Essay on Body Systems

12467 Words Dec 31st, 2013 50 Pages
Bodily Systems and the Spatial-Functional Structure of the Human Body

Barry Smith, PhD1,2, Igor Papakin1, Katherine Munn1
1Institute for Formal Ontology and Medical Information Science
Faculty of Medicine, University of Leipzig, Leipzig, Germany
2Department of Philosophy, University at Buffalo, Buffalo, NY, USA

Abstract. The human body as conceived by medical science is a system made of systems. The body is divided into bodily systems proper, such as the endocrine and circulatory systems. These are subdivded into many subsystems at a variety of levels whereby all systems and subsystems engage in massive causal interaction with other systems and subsystems. In this essay we offer an explicit definition of bodily system,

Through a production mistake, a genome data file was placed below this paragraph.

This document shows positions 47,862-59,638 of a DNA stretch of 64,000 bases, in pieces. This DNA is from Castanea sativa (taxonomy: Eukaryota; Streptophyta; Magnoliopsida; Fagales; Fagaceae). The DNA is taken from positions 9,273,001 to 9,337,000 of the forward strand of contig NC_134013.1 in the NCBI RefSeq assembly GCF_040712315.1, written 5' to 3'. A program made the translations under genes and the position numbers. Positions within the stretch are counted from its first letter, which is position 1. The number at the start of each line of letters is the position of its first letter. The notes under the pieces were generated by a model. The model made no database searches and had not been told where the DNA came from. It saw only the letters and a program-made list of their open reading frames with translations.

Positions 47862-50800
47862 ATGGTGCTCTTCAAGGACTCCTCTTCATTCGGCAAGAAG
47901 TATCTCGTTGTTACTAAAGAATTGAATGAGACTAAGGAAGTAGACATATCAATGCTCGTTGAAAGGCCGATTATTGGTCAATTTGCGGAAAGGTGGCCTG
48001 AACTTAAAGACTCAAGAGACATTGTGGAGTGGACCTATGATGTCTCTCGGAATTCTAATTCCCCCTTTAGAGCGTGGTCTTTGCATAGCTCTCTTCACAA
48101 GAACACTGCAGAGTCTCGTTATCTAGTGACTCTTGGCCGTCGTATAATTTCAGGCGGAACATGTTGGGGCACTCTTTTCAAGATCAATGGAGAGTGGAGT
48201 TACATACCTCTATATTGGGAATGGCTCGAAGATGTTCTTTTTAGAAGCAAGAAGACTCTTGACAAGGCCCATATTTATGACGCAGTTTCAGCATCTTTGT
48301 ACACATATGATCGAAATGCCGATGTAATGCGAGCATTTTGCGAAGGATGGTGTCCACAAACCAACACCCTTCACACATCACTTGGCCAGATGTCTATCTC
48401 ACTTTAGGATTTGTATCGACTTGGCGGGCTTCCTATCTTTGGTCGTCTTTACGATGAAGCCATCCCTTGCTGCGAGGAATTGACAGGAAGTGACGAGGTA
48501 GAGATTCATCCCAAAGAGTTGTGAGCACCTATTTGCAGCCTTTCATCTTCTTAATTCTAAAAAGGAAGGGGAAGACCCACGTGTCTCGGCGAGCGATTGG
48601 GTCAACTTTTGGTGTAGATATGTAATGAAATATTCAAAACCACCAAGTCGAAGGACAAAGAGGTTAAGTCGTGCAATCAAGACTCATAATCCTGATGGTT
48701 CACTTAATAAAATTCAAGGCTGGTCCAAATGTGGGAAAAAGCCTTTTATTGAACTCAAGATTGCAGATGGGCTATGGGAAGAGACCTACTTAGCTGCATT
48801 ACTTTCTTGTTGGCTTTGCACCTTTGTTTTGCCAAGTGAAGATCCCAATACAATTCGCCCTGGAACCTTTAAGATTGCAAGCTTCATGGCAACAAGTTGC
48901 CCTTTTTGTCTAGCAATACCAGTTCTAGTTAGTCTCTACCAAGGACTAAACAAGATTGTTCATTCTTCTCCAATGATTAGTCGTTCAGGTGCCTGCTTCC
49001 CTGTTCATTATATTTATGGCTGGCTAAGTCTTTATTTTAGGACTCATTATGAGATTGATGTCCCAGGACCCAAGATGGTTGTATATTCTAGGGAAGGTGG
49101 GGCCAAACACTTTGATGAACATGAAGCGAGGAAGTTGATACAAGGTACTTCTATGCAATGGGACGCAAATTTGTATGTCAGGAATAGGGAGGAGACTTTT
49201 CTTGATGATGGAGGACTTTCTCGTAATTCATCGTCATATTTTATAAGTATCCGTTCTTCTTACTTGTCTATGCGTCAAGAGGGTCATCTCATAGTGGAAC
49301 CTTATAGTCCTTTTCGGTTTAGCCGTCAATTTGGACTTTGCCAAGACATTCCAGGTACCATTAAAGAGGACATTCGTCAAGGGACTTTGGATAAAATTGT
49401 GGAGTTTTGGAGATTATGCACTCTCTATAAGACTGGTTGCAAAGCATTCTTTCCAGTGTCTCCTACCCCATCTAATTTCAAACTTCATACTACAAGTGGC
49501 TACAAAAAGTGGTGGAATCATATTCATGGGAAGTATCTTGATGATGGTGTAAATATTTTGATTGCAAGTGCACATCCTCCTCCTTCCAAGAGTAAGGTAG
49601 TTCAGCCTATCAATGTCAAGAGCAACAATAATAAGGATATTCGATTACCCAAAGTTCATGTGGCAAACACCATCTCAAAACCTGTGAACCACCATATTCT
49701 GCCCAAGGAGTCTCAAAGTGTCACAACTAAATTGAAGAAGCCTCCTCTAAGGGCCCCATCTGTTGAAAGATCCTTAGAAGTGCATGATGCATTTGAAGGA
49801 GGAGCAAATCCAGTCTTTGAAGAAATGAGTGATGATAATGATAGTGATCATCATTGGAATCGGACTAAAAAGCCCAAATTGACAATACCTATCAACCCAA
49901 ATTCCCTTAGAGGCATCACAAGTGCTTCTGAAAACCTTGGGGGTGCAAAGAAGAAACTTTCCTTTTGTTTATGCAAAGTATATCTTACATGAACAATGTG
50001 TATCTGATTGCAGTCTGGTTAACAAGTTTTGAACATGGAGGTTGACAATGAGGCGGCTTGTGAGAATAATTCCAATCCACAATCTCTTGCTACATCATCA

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Such theories are marked by a high degree of representational adequacy and are designed to be used as controls on the results achieved by working applications rather than as substitutes for these working applications themselves [3]. Three levels of reference ontology can be distinguished in the biomedical domain: 1. formal ontology: a top-level domain-independent theory involving the use of concepts such as: object, process, identity, part, location; 2. domain ontology: a top-level theory applying the structure of a formal ontology to the medical domain, involving concepts such as: body, disease, therapy, organ, tissue, cell; 3. terminology-based ontology: a very large lower-level system, based on medical terminologies such as UMLS, and involving specific concepts such as: inflammatory change in the gastric mucosa. The Institute for Formal Ontology and Medical Information Science in Leipzig is constructing a reference ontology for the domain of biomedicine [4]. This ontology is designed not as a computer application in its own right but as a framework of axioms and definitions relating to such general concepts as: organism, tissue, disease, therapy. Here we focus on the concept bodily system, which we believe will serve as a central factor in a robust ontology of the human organism. Rosse and Mejino [5] have recognized the

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